Death is not a problem created by thinking; you cannot solve it by thinking. Whatsoever you think, how can you solve it? says Osho.
“If you are intelligent you will see the futility of greed. If you are intelligent you will not miss today for tomorrow. You will not sacrifice this moment for another moment, you will live this moment in its totality,” states Osho. From our series 1001 Tales, compiled by Shanti.
Lokita’s insights on death while seeing her father go: “Standing next to his lifeless form, once again I was … in awe of the mystery of life and death, the mystery of who we are.”
In this TED talk, emergency medical technician O’Reilly describes what happens next when a gravely hurt patient asks him: “Am I going to die?”
Bodhicitta talks to Nirbija about how to invite Osho’s presence, being with dying friends, letting go, trust and relaxation. “The essential point of the Bardo is the insight that everything that happens between birth, death and afterwards is a projection, when parts of our mind are unravelling.”
“Down the ages man has been searching to find how to conquer death. And in fact there is no need to search, because death is an illusion,” says Osho
A seasonal contemplation with a poem by Priya Huffman: “There appears to be a natural ebb and flow between the active and the passive elements that have to be negotiated and respected in every creative project…”
Phyllis Shacter shares a very personal story about love and courage – and her husband Alan’s choice to die with the aid of VSED, voluntary stopping eating and drinking. Recorded at TEDxBellingham.
The past, present and future are not absolutes, demolishing the idea of time as inviolable. Video about biocentrism.
Scientist Dr Robert Lanza says in his book ‘Biocentrism’, that death is an illusion generated by our consciousness. Furthermore, life does not end when the body dies, and it can last forever. Published in Ancient Code.
In the last part of this discourse, Osho continues to answer the question from part nine: “The inquiry of a man of the fourth plane changes dimensions…”
Osho answers a question about the aftermath of the Chernobyl disaster that happened at the time he was in Uruguay during the World Tour.
An article by Ken Murray, MD, published in Zócalo; “How has it come to this – that doctors administer so much care that they wouldn’t want for themselves? The simple, or not-so-simple, answer is this: patients, doctors, and the system.”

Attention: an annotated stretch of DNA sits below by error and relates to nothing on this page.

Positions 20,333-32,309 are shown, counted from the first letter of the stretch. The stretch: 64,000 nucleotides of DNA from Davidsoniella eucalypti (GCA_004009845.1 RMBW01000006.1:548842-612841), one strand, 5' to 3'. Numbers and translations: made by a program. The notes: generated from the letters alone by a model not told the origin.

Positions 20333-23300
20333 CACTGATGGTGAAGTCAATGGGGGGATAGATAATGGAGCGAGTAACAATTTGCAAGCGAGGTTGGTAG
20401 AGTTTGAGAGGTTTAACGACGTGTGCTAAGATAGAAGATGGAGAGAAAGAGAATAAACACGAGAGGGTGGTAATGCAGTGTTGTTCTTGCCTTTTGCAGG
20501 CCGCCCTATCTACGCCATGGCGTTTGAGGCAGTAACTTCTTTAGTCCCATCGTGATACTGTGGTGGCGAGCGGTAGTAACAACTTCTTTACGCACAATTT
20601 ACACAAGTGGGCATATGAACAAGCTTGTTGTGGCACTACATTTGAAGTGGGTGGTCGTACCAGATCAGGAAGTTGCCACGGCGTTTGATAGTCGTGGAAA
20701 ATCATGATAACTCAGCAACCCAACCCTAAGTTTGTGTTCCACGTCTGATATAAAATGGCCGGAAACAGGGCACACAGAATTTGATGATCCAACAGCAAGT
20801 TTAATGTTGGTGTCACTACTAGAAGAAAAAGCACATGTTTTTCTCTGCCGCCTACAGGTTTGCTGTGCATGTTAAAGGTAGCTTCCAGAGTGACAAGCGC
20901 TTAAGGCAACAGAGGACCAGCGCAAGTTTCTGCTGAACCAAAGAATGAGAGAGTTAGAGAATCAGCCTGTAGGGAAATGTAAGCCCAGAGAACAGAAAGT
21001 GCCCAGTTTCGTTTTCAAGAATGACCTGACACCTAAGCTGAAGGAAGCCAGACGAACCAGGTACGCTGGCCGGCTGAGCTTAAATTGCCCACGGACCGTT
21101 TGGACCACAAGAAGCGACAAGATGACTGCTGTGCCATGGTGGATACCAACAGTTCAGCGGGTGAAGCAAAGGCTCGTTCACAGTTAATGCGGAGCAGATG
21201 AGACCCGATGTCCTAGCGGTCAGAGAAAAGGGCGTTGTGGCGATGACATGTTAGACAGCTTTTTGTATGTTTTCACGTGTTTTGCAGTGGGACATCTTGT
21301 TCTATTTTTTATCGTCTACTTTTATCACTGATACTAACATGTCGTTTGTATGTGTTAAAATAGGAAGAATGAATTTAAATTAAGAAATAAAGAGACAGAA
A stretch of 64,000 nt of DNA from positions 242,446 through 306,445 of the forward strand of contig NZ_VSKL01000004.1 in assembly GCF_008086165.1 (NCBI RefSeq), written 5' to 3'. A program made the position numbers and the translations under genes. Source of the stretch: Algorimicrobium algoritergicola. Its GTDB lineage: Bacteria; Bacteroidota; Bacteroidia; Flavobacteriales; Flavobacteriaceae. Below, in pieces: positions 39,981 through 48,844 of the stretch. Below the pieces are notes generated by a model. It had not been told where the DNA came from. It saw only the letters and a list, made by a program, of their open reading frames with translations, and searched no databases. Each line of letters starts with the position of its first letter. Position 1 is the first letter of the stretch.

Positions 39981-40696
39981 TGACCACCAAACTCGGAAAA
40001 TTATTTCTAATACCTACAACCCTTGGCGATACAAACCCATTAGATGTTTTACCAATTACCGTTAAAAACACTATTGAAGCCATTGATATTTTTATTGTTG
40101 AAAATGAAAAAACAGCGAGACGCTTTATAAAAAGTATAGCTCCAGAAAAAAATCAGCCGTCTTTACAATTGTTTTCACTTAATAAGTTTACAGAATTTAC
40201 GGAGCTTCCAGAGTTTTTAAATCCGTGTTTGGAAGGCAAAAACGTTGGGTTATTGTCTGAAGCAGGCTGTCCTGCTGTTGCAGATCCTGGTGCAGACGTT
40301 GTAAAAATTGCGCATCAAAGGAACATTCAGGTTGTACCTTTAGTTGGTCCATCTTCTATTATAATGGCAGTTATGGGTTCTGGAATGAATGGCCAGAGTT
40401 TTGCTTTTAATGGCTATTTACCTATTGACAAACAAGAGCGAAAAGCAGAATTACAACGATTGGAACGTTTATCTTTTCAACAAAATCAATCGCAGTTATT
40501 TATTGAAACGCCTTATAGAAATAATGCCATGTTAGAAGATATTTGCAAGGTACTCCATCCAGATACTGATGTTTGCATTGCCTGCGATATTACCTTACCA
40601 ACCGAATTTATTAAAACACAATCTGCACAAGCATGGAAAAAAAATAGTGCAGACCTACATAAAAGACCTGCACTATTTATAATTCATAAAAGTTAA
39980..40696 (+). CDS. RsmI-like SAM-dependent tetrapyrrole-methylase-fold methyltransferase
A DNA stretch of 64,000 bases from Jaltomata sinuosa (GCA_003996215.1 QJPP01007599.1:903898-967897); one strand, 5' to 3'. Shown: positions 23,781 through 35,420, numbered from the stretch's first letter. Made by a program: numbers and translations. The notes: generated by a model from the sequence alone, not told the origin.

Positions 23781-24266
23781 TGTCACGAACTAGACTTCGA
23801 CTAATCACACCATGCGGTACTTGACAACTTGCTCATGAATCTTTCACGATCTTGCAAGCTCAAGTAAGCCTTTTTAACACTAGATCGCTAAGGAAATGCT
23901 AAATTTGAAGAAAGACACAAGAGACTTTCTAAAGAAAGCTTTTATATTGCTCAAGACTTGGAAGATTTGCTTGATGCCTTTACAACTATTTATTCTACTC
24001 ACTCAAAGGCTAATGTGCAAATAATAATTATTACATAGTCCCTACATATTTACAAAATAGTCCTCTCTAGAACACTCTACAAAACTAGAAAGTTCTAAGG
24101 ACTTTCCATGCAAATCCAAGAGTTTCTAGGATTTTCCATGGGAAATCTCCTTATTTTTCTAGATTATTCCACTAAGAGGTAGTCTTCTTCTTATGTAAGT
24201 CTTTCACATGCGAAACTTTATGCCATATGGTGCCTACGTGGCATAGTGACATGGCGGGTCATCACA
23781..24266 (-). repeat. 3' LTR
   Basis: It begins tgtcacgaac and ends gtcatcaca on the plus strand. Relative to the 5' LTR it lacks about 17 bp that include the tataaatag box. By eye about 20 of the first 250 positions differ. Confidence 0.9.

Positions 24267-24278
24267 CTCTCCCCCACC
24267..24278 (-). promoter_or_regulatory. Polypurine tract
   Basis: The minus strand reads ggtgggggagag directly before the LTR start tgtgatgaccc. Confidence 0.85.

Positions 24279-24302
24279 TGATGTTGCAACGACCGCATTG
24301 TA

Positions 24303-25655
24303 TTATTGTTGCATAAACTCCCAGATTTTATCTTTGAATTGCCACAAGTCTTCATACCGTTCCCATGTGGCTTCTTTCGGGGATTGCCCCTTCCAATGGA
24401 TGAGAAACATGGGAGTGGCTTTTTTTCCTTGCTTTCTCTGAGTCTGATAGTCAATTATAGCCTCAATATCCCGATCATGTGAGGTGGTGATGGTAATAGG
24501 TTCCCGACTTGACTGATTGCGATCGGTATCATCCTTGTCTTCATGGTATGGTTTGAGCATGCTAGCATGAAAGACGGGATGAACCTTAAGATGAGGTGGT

Working full-on as a painter in the Lao Tzu construction crew in Pune 2 to complete the Samadhi, Surendra narrates the circumstances that made him decide to fly to England to be with his dying mother.
“Wherever you go you will find death waiting for you,” states Osho. From our series 1001 Tales, compiled by Shanti.
Because of recent allegations and comments that have been made publicly, Ageh Bharti wrote a letter to shed light on the circumstances of Osho’s death.
Allan searching for and finding ways to experience the ongoing bliss of the Buddhafield and profound acceptance of the facts of death.
Aneesha shares insights she has gained in her life, and particularly in recent years, as she is moving from an extrovert to a more introspective life in preparation for the ultimate adventure.
Surendra explores the Japanese countryside for abandoned buildings and sees that death really is at the heart of life.
Beloved Osho, You spoke the other day of how, when an individual dies, he almost immediately finds another womb. But what happens when people die en masse, as happens in wartime or in an earthquake, for example?
Osho says, “You are not new on this earth, you are older than the earth because you have lived on other earths also, other planets.”
Surrender is a very paradoxical state: on one hand you disappear, on the other hand you appear for the first time in your infinite glory, in your multidimensional splendor.
Grahi wrote this essay as a reminder to keep challenging and questioning the assumptions of most people.
On the occasion of celebrated Indian classical dancer Mrinalini Sarabhai’s death, Kul Bhushan reflects on Osho’s vision about celebrating death as much as life.
Q: Sometimes you talk nonsense in the lectures. How can you tell us to go and look for an alive master if you die?
Osho answers a question about death and the utter necessity to truly experience life so the conscious becomes more and more alive while the unconscious goes on dying.
Alan Watts (1915 – 1973), the British philosopher, writer and speaker, on the necessity of accepting death (original audio).
Mutribo invites all those who can to attend Premda’s one-man show on Saturday, August 15th at The Byron Theatre. It might be Premda’s swan song.
Bill Thomson interviews Dr. Mitchell Gaynor, Director of Medical Oncology and Integrative Medicine at the Strang-Cornell Cancer Prevention Center in New York, USA. Published in Gong Sound Healing